• Second, scenario analysis is a useful method to determine robust policies that fit all possible scenarios in a minimum way. In the sense of a lowest common denominator, such policies would decrease the risk of stranded assets and unprofitable investment while increasing the chances of a successful implementation. This does also mean that in the end, it might not be the first, second or even third best option that will be implemented. On the one hand, this might imply less-ambitious policy. On the other hand, it increases the chance of a successful implementation and might also set incentives to shape the overall setting by considering relevant stakeholders. Instead of identifying specific pathway, scenario development provides a framework to analyse policies that fit in a future space of possible windows of opportunities.


    The aim of the paper was to show that foresight methods such as qualitative scenario development are a promising alternative to traditional CBA-based optimisation approach. This section summarises the added value of qualitative scenario development and discusses the methods' challenges and chances.

    The value of qualitative scenario development

    Referring to concrete examples, the result section demonstrated that qualitative scenario development is a promising alternative to conventional CBA-based forecasts. Table 6 distils the added value of qualitative scenario development in a more general way.

    The value of qualitative scenario development

    Limits CBA-based optimisation approaches Advantages qualitative scenario analysis
    Policy assessment
    Quantification of costs and benefits:Monetization of non-economic cost & benefits is problematicForecasts of future development under uncertainty is hardly possibleAdequate discounting of future cost and benefits is a normative issue No quantification necessary:Main drivers are identified in qualitative termsIdentification of different future pathways, system dynamicsNo identification & comparison of cost and benefits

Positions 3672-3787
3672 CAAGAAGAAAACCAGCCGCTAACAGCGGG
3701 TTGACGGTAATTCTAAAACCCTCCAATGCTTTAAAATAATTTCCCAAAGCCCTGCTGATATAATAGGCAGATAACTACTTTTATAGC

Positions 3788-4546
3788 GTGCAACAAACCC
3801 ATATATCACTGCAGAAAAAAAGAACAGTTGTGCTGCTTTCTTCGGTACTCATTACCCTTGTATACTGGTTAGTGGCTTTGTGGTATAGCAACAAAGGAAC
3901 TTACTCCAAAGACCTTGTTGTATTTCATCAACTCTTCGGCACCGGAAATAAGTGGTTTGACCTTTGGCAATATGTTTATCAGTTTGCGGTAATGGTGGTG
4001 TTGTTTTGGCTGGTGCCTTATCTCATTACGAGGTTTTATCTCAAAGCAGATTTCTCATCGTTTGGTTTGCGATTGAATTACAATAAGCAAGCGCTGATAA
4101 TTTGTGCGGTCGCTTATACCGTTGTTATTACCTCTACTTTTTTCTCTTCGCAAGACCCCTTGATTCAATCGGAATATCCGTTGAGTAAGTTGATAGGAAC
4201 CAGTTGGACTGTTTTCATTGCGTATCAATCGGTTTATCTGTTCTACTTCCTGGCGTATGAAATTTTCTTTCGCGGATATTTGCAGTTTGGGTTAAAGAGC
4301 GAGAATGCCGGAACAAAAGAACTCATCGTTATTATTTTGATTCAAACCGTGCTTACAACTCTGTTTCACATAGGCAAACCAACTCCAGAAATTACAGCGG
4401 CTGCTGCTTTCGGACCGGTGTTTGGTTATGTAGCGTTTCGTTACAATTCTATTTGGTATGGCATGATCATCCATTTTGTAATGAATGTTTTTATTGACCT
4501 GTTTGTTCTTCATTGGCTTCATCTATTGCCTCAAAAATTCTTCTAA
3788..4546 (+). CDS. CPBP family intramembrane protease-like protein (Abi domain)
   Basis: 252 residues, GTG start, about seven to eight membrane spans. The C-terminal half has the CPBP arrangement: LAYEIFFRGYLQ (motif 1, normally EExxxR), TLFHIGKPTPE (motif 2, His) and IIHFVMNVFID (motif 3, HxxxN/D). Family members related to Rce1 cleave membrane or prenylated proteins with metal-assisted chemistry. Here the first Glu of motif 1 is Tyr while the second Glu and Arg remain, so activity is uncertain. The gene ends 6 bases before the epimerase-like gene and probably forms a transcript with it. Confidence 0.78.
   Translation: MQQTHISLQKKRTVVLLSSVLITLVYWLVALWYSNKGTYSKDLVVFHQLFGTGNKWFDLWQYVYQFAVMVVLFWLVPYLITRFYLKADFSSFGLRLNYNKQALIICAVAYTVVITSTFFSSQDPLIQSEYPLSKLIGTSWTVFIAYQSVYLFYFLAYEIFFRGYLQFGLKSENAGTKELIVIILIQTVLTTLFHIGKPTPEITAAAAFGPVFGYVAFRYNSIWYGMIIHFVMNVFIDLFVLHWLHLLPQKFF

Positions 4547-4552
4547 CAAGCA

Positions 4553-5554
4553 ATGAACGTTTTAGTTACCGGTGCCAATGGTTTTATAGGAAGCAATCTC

Policy choice
    Technical, economic feasible policies:Political feasibility and implementation are neglectedOpen questions for decision-makers (e.g., changing conditions, push & pull factors) Political feasible policies:Focus on political feasibility & implementationScenario perspective considers drivers, dynamics changing conditions
    Policy advice
    Policy advice fits a specific future pathway:Low chance of implementation and low robustness for changing conditionsLow applicability to different future developments Policy advice fits different future scenarios:Scenario based advice allows to cope with changing conditions and system dynamicsAdvice is not scenario-specific but apply to the system’s dynamics

    The limitations of traditional methods are threefold. CBA-based forecast approaches revealed to be problematic (policy assessment), hardly relevant (policy choice) and of little robustness (policy advice) for an accelerated emission reduction. Identifying the adequate monetary value for economic and non-economic costs and benefits – today and in the future ? is problematic. Policy advice based on economic and technological feasibility or cost-effectiveness is hardly relevant for decision makers. It neglects aspects of implementation and political feasibility and leaves open questions. Since the recommendations are based on strong assumptions and tailored to fit one specific future development, they are only little robust to changing conditions.

    Qualitative scenario development overcomes these limitations in different ways. Contrary to CBA-based optimisation approaches, no quantification or monetarization is required to develop qualitative scenarios. Instead, main drivers and different future pathways are developed in qualitative terms. Focusing of policy implementation within the process of scenario development, allows to cover untouched aspects of techno-economic analyses. Open questions on changing conditions, fostering or hindering factors and policy choice are addressed using the following tools: key factor analysis, system-relevance analysis, consistency analysis, stakeholder identification and participation. Political feasibility is analysed through considering the core features of: